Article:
The authors concluded that their findings “supports the hypothesis that human exposure to plastic particles results in absorption of particles into the bloodstream. This indicates that at least some of the plastic particles humans come in contact with can be bioavailable and that the rate of elimination via e.g. the biliary tract, kidney or transfer to and deposition in organs is slower than the rate of absorption into the blood”.
“It remains to be determined whether plastic particles are present in the plasma or are carried by specific cell types (and to which extent such cells may be involved in translocating plastic particles across mucosa to the blood-stream). If plastic particles present in the bloodstream are indeed being carried by immune cells, the question also arises, can such exposures potentially affect immune regulation or the predisposition to diseases with an immunological base.”
Data from global studies have reported the occurrence of plastic particles in gut contents, air, water, sediment, and food. The majority of data involved particles above 10 or 50 um. There have been fewer studies on submicron sized particles reported in seawater.
While the sample size of the study was small and there was lack of data on the volunteers’ exposure level, scientists like Fay Couceiro of the University of Portsmouth have told AFP that the study was “robust and stand up to scrutiny”.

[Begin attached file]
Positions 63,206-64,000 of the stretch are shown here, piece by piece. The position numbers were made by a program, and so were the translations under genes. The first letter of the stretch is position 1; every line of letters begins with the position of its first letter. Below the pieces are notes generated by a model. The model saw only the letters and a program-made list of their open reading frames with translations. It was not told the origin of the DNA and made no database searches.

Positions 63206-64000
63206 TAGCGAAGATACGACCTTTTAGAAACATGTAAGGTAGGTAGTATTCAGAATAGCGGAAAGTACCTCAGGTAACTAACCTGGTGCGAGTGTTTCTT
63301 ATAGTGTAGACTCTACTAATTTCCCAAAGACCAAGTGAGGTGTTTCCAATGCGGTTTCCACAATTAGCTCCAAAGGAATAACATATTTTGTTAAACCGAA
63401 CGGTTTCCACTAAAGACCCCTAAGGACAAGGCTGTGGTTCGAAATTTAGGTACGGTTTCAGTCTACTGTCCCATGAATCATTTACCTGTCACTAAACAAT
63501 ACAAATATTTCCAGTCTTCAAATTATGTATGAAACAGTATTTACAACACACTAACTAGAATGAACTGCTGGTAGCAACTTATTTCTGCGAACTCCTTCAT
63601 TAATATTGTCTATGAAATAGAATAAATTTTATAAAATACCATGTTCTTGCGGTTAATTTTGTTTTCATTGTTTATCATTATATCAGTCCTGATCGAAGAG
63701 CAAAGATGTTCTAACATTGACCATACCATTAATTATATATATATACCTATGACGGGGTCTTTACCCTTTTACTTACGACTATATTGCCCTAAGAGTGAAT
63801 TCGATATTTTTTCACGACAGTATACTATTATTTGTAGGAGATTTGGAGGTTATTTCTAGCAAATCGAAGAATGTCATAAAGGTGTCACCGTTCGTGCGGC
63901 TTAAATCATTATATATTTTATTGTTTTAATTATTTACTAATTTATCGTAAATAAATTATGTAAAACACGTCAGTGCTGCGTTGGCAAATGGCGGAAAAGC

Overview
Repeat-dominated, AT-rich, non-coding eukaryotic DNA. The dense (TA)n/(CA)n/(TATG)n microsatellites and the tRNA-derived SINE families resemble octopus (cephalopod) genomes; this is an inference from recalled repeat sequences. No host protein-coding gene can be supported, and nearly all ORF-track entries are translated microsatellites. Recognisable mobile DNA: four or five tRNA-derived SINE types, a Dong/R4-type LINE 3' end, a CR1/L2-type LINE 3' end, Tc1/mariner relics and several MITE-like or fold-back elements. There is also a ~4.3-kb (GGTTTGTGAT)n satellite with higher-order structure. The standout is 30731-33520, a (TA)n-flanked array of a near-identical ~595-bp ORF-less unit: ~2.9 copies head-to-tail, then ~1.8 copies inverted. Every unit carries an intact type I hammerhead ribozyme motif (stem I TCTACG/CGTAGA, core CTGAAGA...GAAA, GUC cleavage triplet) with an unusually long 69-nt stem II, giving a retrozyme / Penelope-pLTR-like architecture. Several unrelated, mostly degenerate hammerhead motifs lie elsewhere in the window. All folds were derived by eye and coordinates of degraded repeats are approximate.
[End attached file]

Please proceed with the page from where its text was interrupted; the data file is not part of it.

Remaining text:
Dick Vethaak, a co-author of the report, told the Guardian: “Our study is the first indication that we have polymer particles in our blood — it’s a breakthrough result. But we have to extend the research and increase the sample sizes, the number of polymers assessed etc. It is certainly reasonable to be concerned. The particles are there and are transported throughout the body.”
He added that microplastics were 10 times higher in babies’ faeces compared with adults and that babies fed with plastic bottles swallow millions of microplastic particles daily.
He asked: “The big question is what is happening in our body? Are the particles retained in the body? Are they transported to certain organs, such as getting past the blood-brain barrier?” And are these levels sufficiently high to trigger disease? We urgently need to fund further research so we can find out”.
Currently, there are gaps in the knowledge on the additives used in the plastics industry and their fate when microplastics are disposed into the environment and their consequent effects on human health.